What set my family’s story apart during my brother’s struggle with cancer was the immense support and care that we received from our church and local com- munities. Through a network of friends, churches, and relatives we received prayers, fundraising, and support from  literally  thousands  of  people.  When a difficult treatment period arose, our church orga- nized meals to be brought to our house. When my brother had trouble with stairs after his rotation- plasty, friends helped to build a bedroom  on  the first floor of our two-story house. When the family had to travel yet again to Denver, people donated us their spare airline miles and extra tickets. The outpouring of concrete support  to  my  family  was an amazing and constant wellspring of hope that pushed us through tough times, especially keeping my parents going as they fought for their son’s life.

Though, in general, support is available for most fam- ilies dealing with high risk pediatric diseases, issues of the family are often rightfully dwarfed by weight of the patient’s own trauma. From groups of fami- lies struggling with similar illnesses I’ve learned that, while not unheard of, the level of support my fam- ily received from the point of my brother’s diagno- sis onward is quite rare. Many families do not have the strong communities that my family relied on, a deficiency that can be quite damaging to families dealing with and recovering from pediatric illness. In the book, Family-Centered Psychosocial Care in Pe- diatric Oncology, authors and clinicians Lory Weiner and Maryland Pao discuss both the importance of the family in pediatric care and the lack of support often given to families in these critical situations. They argue that family members, especially siblings, experience many of the same psychological reac- tions to a cancer diagnosis as the patient does, and therefore need support for these symptoms (Weiner and Pao, 1). However, the current support for fami- lies dealing with high risk pediatric illness is generally insufficient for allowing families to heal, recover, and eventually thrive in the wake of devastating illnesses and the loss of a child. Distancing of families from support structures, a lack of consensus on therapies for family recovery, and the high visibility of the pa- tient’s illness all culminate to negatively impact fami- lies experiencing the death of a child. To better serve these families, effective strategies for helping them

 

 

 

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A collage of people supporting my brother. Many of them are wearing T-shirts saying “Praying for Macen.”

 

 

through their grief need to be  developed, agreed   upon,   refined,   and   put   into   practice.

Anticipatory Grieving

In findingthebestwaystoguidefamiliesthroughtheir grief, it is helpful to delineate the pattern that griev- ing for a terminally ill loved one typically follows. In her book, When a Brother or Sister Dies Clair Berman, herself a survivor of the death of a sibling, summariz- es the process of grieving as experienced by children she has interviewed. “They grieve when they learn of the condition, they grieve as the illness progresses and when the patient regresses they grieve anew when death claims its victim.” (31) Berman delineates here the difference between the grieving that hap- pens before the death of a patient and the grieving

that follows that death. In what she calls “anticipa- tory grieving,” Berman states that siblings and other family members “live in the shadow of death,” (32) constantly “bargaining” (32) for more time with their loved one while simultaneously and subconsciously making attempts to distance themselves from their loved one. These reactions to terminal illness present barriers to families trying to make the most of their remaining time with the patient, as well as to the ability of families to remain stable in the face of their loved one’s disease. These challenges include siblings’ inability to appreciate their own problems in light of the overwhelming “world of war” and “medical crisis” that is overtaking the lives of their brother or sister. As one surviving sibling remarked, the everyday, normal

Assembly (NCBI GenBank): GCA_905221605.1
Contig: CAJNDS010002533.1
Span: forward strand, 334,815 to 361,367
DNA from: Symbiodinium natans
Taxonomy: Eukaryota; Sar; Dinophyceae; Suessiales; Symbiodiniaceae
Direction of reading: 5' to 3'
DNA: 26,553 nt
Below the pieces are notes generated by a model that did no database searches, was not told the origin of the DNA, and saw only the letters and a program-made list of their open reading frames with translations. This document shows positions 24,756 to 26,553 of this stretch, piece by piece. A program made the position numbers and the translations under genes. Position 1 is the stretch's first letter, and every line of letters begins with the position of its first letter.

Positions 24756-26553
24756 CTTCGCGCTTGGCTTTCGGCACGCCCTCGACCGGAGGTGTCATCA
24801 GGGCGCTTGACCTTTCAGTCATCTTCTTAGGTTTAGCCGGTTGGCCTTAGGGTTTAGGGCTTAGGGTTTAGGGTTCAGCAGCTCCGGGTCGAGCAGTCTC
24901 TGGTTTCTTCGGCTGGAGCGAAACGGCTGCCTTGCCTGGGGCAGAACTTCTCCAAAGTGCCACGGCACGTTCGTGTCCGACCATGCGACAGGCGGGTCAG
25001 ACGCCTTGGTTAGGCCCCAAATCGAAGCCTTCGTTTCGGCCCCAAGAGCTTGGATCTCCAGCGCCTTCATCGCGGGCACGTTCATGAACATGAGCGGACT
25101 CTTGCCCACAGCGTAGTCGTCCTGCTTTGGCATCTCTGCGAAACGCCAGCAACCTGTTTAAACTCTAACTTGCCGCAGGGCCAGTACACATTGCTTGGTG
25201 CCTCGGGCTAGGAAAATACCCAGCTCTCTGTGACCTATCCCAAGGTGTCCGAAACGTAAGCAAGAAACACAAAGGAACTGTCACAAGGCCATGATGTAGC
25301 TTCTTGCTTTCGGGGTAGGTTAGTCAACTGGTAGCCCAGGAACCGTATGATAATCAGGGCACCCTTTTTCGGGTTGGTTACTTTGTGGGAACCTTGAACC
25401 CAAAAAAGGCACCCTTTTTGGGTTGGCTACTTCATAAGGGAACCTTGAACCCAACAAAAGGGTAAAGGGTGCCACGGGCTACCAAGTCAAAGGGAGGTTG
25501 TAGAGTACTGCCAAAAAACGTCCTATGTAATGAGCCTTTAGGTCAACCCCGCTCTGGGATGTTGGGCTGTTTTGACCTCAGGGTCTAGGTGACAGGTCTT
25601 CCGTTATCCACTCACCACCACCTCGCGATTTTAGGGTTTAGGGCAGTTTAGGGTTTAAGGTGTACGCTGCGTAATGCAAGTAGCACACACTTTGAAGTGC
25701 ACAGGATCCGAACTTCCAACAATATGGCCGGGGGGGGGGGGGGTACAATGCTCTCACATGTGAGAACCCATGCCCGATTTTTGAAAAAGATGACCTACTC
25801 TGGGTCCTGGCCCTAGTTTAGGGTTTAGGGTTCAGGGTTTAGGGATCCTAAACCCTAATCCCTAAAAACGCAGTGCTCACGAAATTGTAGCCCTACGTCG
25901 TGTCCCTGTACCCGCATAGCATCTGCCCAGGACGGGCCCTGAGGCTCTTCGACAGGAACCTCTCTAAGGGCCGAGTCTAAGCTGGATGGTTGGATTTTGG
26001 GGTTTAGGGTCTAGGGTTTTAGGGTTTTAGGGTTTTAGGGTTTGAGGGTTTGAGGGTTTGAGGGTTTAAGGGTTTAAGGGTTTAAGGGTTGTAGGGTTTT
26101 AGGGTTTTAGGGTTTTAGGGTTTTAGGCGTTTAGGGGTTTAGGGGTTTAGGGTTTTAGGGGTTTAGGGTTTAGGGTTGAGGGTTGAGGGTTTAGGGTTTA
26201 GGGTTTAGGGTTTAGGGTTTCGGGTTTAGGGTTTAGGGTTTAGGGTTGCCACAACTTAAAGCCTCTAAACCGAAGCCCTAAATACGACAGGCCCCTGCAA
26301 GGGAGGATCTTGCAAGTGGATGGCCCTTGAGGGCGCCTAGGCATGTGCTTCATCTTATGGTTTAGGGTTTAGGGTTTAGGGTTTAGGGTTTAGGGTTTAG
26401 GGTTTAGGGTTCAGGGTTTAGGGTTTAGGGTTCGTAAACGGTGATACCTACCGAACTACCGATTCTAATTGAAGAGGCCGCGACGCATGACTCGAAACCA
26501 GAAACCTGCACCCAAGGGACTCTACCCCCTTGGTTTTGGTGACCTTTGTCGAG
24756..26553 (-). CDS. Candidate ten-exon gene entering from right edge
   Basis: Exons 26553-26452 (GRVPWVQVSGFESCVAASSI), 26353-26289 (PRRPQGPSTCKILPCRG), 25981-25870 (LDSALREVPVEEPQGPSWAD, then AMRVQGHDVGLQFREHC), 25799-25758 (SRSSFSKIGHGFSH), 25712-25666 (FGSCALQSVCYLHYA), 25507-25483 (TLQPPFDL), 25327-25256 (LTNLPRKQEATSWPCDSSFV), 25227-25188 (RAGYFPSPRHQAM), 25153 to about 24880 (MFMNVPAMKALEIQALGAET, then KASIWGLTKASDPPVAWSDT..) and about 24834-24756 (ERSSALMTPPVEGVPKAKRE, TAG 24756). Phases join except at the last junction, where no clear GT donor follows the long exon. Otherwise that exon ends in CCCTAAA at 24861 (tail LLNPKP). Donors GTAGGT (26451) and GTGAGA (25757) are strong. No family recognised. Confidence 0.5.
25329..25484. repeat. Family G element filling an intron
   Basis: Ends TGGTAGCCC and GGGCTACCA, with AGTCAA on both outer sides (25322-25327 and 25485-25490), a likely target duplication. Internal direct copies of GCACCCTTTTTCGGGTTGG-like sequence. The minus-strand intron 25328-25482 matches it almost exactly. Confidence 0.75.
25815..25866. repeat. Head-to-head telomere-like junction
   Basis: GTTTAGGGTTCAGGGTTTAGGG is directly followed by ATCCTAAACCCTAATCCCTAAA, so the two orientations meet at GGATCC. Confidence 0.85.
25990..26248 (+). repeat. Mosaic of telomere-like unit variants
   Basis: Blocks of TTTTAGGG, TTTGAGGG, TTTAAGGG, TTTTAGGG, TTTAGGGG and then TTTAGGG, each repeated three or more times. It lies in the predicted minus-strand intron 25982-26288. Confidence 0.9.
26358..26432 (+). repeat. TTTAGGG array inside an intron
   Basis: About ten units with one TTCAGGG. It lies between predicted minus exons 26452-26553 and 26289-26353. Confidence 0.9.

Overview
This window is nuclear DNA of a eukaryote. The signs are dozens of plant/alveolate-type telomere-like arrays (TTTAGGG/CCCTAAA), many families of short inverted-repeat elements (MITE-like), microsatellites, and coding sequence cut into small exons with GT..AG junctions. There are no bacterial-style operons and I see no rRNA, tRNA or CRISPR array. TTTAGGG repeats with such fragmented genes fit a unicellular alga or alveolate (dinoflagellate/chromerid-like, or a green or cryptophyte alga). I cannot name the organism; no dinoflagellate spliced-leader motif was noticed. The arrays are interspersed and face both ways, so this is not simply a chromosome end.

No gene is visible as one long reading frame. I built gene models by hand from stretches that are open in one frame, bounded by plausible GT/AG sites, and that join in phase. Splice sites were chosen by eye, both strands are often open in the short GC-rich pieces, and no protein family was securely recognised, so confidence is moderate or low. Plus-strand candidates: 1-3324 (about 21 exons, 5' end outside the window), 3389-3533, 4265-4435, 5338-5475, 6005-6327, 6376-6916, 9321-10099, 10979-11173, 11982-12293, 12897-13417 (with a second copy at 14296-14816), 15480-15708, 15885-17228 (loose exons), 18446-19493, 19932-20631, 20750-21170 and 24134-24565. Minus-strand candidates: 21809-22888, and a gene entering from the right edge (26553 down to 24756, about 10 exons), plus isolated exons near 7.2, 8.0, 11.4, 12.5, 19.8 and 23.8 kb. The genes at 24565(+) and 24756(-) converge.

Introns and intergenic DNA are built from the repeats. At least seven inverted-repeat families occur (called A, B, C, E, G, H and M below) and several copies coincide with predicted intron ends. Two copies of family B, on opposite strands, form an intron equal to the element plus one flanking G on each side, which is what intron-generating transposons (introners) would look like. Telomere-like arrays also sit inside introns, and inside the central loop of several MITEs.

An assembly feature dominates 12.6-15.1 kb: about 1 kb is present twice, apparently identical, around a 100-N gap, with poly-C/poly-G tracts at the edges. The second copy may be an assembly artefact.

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struggles of her life were“just not up there on the list of priorities” (Berman, 34). As parents, extended fam- ily, and friends cluster around the affected child, sib- lings can feel increasingly marginalized, with serious deleterious effects to their academics, health, and their relationship with their siblings. With regards to academics, a study by Barbara L. Wolfe of the Univer- sity of Wisconsin-Madison titled “School Outcomes of Chronically Ill Children and Their Siblings: A Mul- tivariate Approach” found that, among other things, children with chronically ill siblings saw reductions in metrics like attendance, test scores, and even IQ over the course of their sibling’s illness (Wolfe, 6). The report hypothesizes that these effects are due to the reduced attention afforded to these children by their parents, who become more concerned about the illness their other child is battling (Wolfe, 11).

As someone who is currently experiencing the fall- out of a terminally-ill sibling, and after reviewing in- terviews of many in the same position, it seems that almost nothing besides cursory grief counseling is being done to alleviate the effects that a terminal- ly-ill child has on their siblings during the illness. Claire Berman recommends that extended family and close friends take time to discuss with siblings of terminally-ill patients the problems that they are going through, instead of the status of their brother or sister (35). She also advocates guiding children in developing identities outside of being a  sibling  to the dying child, such as recognizing their talents, or future aspirations. These social interventions could be suggested by medical care staff,  religious  lead- ers, or grief counselors, and when paired with tradi- tional grief counseling (usually discussions about the process of grieving and the deceased) these mea- sures could be simple and  effective  ways  of  guid- ing these children through the loss of their siblings.